After WWII the Czechoslovakian military was in the market for a sidearm and pistol trials were held beginning in 1948 to replace the aging CZ-27 pistol. There were seven prototypes that were being tested including some pistols that were chambered in the war time proven 9mm parabellum cartridge. None of these early prototypes were found to be acceptable, so starting in 1950 the Ceskoslovenska Zbrojovka or Bohemian Arms Factory located in Strakonice, Czechoslovakia concentrated it's efforts solely on a pistol design based on the Russian 7.62 x 25 mm Tokarev round. Initial tests in 1951 of this new design was unsatisfactory. Later an improved pistol design was tested in early 1952 that eventually became adopted by the Czech military in May of that year as the Model 52 or CZ-52. The pistol was designed by Jan Kratochvíl and Frantisek Myska and built by Presne Strojirentsvi in the town of Uhersky Brod in Moravia and by Ceska Zbrojovka in Strakonice. The pistol was manufactured between 1952 and 1954. It is thought that a total of between 150,000 to 250,00 pistols were produced.
In some circumstances, the CZ-52 also replaced the under-powered Vz-50 pistol used mostly by police agencies and chambered in the 7.65 mm Browning(.32 ACP) cartridge. The CZ-52 was officially adopted on May 17, 1952 by the Czech military and served with them for 30 years until it was eventually replaced in 1982 by the Vz. 82 which is chambered in 9x18 mm Makarov.
While there are some exceptions to this rule, normally only weapons adopted by the Czech Republic military will have "vz." in the name. I have called this pistol the CZ-52 instead of vz-52 due to that name being adopted erroneously by most U.S. firearms collectors and distributors. The letters "CZ" is an abbreviation of "Česká Zbrojovka" meaning Czech Armory and "vz" is an abbreviation of "vzor" meaning model.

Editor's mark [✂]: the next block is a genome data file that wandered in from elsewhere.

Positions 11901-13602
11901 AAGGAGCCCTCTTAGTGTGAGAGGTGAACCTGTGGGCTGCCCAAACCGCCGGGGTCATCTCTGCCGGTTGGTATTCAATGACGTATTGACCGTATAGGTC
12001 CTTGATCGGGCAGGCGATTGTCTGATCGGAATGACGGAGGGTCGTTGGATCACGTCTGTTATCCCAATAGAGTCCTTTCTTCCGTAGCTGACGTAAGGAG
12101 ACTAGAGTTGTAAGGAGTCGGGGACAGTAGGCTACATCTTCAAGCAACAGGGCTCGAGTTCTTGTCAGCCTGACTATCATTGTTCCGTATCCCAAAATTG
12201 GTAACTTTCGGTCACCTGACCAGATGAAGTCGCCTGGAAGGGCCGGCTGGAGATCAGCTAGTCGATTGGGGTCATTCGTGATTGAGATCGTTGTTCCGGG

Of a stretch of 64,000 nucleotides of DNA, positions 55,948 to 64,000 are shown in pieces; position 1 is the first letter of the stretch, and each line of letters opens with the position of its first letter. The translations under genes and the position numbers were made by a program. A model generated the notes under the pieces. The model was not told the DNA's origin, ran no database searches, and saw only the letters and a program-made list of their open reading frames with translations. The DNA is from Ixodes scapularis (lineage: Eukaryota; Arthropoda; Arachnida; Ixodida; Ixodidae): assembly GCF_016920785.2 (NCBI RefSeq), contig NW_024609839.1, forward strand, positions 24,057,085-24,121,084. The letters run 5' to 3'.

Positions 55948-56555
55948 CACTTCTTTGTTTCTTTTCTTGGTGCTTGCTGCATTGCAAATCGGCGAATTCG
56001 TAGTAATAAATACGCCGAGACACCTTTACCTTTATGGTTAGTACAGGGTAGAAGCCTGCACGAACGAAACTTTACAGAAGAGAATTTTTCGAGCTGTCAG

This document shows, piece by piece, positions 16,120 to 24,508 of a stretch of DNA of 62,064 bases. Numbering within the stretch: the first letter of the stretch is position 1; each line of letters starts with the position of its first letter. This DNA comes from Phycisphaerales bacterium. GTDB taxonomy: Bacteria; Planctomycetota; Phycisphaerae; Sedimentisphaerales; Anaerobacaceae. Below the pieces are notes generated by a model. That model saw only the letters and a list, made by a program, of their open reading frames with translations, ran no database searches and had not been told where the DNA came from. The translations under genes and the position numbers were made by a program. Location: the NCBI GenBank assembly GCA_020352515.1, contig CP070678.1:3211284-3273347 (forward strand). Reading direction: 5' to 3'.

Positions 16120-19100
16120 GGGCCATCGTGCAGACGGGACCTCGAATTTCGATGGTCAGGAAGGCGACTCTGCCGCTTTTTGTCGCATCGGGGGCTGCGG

The history of Ceska Zbrojovka of Uhersky Brod dates back to 1936, when based on a political decision by the National Defense Council, it was established as a branch plant of Ceska Zbrojovka located in the town of Strakonice. On January 2, 1937 production of military and civilian arms commenced. The first products were aircraft machine guns, military pistols and smallbore rifles. Then during the Nazi occupation period the plant was forced to produce and repair military arms for the German war machine.
Beginning in 1945 the plant returned to the production of military and civilian arms. In 1950 the Company became a separate state enterprise called "Presne strojirenstvi Uhersky Brod" or The Precision Machine Tooling Company located at Uhersky Brod, and was subsequently reorganized into a number of specialized directorates. In the 1970s and 1980s the Company merged with Agrozet Brno, where it engaged in its traditional production of arms while also taking over the production of parts for tractors and aircraft engines. In the mid 1980's, a restructuring process began, with an emphasis on the production of arms. Then on July 1, 1988 the Company split from Agrozet Brno and became known once again as Česká zbrojovka, s.p.
In 1990 production for the Czechoslovakian armed units ceased and the newly available manufacturing capacity was put to use in manufacturing arms for hunting and sporting purposes, as well as exports for police and military units. In the early 1990's, production of tractor parts was discontinued, and the production of aircraft parts was curtailed, this opened up space for the production of more recreational arms.
On 1 May 1992, the National Property Fund of the Czech Republic established the joint stock company Ceska zbrojovka a.s., Uhersky Brod in accordance with a privatization project. The Company has been granted the requisite authorization by the Office for Civil Aviation to manufacture and repair aircraft engine parts. The Company’s automotive industry manufacturing operation has received certification per CSN EN ISO 16949 standards. Today the company is located in Kansas and can be reached at CZ-USA, P.O. Box 171073, Kansas City, KS 66117-0073.